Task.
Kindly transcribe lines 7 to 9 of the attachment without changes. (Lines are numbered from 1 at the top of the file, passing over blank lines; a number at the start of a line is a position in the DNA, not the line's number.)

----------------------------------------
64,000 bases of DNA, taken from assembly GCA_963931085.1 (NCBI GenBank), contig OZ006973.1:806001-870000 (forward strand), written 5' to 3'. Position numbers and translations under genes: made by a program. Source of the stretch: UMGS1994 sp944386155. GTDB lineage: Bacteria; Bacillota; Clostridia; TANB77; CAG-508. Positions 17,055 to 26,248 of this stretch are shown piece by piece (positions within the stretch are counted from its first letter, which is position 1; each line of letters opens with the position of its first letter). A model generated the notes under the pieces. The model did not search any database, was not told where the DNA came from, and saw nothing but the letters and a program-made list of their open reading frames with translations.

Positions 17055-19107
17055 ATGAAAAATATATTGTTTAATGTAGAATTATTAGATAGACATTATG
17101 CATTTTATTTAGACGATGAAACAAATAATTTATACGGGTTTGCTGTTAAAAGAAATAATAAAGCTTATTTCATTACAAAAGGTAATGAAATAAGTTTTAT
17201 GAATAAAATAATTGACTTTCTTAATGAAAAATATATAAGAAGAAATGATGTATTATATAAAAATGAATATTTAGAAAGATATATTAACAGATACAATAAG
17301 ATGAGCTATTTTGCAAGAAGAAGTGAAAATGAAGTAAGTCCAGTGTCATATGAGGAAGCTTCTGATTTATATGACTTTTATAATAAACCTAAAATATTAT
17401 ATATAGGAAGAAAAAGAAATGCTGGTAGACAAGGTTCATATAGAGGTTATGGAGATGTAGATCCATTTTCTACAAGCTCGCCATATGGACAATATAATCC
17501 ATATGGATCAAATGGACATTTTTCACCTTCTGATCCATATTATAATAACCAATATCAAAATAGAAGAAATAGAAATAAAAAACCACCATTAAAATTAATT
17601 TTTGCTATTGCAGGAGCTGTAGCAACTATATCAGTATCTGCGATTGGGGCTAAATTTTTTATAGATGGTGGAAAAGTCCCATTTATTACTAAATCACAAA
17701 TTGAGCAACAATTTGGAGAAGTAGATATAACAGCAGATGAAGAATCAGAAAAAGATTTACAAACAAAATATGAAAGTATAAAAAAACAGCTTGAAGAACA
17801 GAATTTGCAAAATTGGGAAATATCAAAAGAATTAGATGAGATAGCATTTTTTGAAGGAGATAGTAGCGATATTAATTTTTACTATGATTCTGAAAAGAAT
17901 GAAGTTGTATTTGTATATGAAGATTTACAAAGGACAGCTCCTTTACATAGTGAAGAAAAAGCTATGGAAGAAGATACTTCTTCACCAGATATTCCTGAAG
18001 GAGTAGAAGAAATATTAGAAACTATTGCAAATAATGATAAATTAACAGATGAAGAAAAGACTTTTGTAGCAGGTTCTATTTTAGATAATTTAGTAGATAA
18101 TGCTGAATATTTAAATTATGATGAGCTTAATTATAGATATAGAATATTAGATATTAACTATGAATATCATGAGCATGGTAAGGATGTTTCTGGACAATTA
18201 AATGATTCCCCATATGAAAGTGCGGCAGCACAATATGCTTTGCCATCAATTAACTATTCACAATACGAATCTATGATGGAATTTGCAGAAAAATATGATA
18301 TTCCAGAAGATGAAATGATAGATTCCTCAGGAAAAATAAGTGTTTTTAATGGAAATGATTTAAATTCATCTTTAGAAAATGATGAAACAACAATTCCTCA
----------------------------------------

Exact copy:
17401 ATATAGGAAGAAAAAGAAATGCTGGTAGACAAGGTTCATATAGAGGTTATGGAGATGTAGATCCATTTTCTACAAGCTCGCCATATGGACAATATAATCC
17501 ATATGGATCAAATGGACATTTTTCACCTTCTGATCCATATTATAATAACCAATATCAAAATAGAAGAAATAGAAATAAAAAACCACCATTAAAATTAATT
17601 TTTGCTATTGCAGGAGCTGTAGCAACTATATCAGTATCTGCGATTGGGGCTAAATTTTTTATAGATGGTGGAAAAGTCCCATTTATTACTAAATCACAAA